The difference is in the data

The commoditisation of media management is creeping ever upwards towards the top of the value chain – data management. In a world where measurable value is everything, it all comes down to the data; how clean and complete it is and how you handle it. Despite the pleas of creatives and content evangelists, they will always be trumped by the apparent reassurance of solid numbers to the increasingly paranoid marketer.

Today’s news that Adobe’s network has been hacked putting at risk some 2.9 million customer names, encrypted credit and debit card numbers as well as product source code goes to the heart of the intense credibility war between the few remaining contenders who can play at the high-stakes data management table. [Revealed now to be 38 million!] It exposes the ultimate vulnerability of the would-be data-manager: data security.

In Forrester’s last survey of the attribution provider market (The Forrester Wave™: Interactive Attribution Vendors, Q2 2012) security was not even a consideration. Their top three providers (Visual IQ, Adometry, clearsaleing) are all relatively small players about whom it would be easy to raise data security doubts. In this report Google is embarrassingly listed last as a mere ‘contender’ and is described as “playing catch up”. Ouch.

No wonder then that Google pulled its finger out and recently launched Data-Driven Attribution after maintaining for years that a data-driven ‘silver bullet’ was not possible and that agencies should “ask clients to provide them with manual channel weightings to justify budget allocation” (I was shocked too!). Having worked with Qubit‘s behavioural attribution data for a couple of years, I have seen the benefit to clients of data-driven attribution in black and white and I would largely agree with Ian McCaig, Qubit’s Cofounder and Director of Strategy and Marketing, when he claimed recently that “[Google’s] new product – as far as attribution is concerned – is another byproduct of what we do.”

His attempt to pour cold water on the product by claiming that “Google Analytics Premium … will be looked at as [a biased] data source [until] they bring in more DoubleClick data, data from other DSPs and other ad data to enrich their model” is less convincing. As Tina Moffett, Analyst at Forrester Research, points out in her article in Forbes (“Google Steps It Up With Data Driven Attribution“, 8/22/2013) “Google’s DDA feature can include non-Google data… [enabling] marketers to track converters and non-converters, from online to offline —this is huge.”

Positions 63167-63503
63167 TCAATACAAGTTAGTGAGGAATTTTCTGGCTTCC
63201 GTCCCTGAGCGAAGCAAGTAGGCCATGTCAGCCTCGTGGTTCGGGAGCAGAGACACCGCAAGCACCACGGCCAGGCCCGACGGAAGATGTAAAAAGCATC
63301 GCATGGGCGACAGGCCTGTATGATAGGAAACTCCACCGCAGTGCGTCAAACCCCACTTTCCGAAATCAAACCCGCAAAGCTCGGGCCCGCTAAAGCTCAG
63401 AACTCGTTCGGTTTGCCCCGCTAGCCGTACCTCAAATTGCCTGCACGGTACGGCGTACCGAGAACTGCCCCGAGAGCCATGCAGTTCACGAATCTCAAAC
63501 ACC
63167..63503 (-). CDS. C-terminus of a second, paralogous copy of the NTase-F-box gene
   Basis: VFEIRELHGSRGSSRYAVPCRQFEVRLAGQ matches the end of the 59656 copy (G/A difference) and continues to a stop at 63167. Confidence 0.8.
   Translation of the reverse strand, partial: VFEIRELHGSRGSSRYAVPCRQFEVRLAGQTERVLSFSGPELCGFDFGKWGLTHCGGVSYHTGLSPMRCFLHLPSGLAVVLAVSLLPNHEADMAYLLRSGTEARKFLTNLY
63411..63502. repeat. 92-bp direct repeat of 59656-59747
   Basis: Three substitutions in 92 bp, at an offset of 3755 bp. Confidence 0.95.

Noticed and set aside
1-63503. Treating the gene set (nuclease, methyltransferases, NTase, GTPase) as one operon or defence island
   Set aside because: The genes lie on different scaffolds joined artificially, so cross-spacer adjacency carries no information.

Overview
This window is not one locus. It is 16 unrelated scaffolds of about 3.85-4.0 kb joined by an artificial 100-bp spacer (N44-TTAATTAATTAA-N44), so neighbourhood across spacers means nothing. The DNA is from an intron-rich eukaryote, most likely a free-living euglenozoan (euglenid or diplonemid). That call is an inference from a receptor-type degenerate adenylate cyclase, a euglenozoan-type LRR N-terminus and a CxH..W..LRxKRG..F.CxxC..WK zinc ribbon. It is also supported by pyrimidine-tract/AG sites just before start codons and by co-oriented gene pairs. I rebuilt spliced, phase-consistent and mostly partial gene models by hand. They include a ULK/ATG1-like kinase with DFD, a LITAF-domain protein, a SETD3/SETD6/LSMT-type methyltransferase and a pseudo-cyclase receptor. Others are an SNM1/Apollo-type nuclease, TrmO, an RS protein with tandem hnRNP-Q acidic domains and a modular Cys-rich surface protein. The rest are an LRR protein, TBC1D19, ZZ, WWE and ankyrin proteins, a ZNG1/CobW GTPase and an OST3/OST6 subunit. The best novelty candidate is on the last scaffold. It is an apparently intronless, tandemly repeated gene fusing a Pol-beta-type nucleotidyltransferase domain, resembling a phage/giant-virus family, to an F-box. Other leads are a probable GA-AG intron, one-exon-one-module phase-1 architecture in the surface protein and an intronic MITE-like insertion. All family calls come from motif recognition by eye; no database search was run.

Ultimately, as one senior Google employee explained to me some time ago, Google sees the ad management and analytics market compressing into just two “tech stacks”: Google and Adobe. Obviously they see scale as a serious barrier to entry in this market probably due to the need for impenetrable data security and 360 ad management which are certainly two of Google’s core strengths.

However, Google has no serious stake in the CRM and CMS worlds which are increasingly jostling to be part of the marketing foreground and justifiably so. Despite this recent data faux-pas, Adobe, with their completion this summer of the Neolane acquisition, is starting to look much more like the enterprise-level data-management partner than Google which is perhaps restrained by an admirable instinct to remain accessible to the little guys as well as the enterprise behemoths. To that end, it would make sense for Google to acquire HubSpot, the SME’s best-friend, if only they weren’t so vociferous about hating bought media – Google’s primary business model.

Then again, maybe helping the little guys isn’t so limiting after all. As Tina Moffett rightly continues, “attribution is complicated; it has major implications on change management within an organization, how firms measure marketing effectiveness, how consumers are valued, and how marketers purchase media and build marketing strategies.” SMEs have the upper hand here as it is a lot easier to understand the customer in the round with smaller, non-legacy databases and without having to turn a cumbersome org structure inside out. Maybe Google are playing a canny long-term game and betting on the transformation of the business world to favour small and typically self-service businesses rather than get waylaid meeting the demands of migrating legacy business titans into the digital age.

These days it is hard to argue for and prove the value of the individual components in the marketing mix without the all-seeing arbitration of attribution. But attribution is merely one part of the data management problem which lies at the heart of marketing and all business today. There is little point in adding “a touch of attribution” to an otherwise flawed data set. Last-click measurement has to move to attributed measurement which in turn has to be data-driven not simply formularised. But you can’t stop there. The challenge to businesses now is to marshall as much of their data as possible into one clean data-management solution and calculate attributed value in real-time according to a plausible and transparent algorithm. Only then can they take advantage of all that customer knowledge and plug in effectively into today’s increasingly data-driven media landscape.

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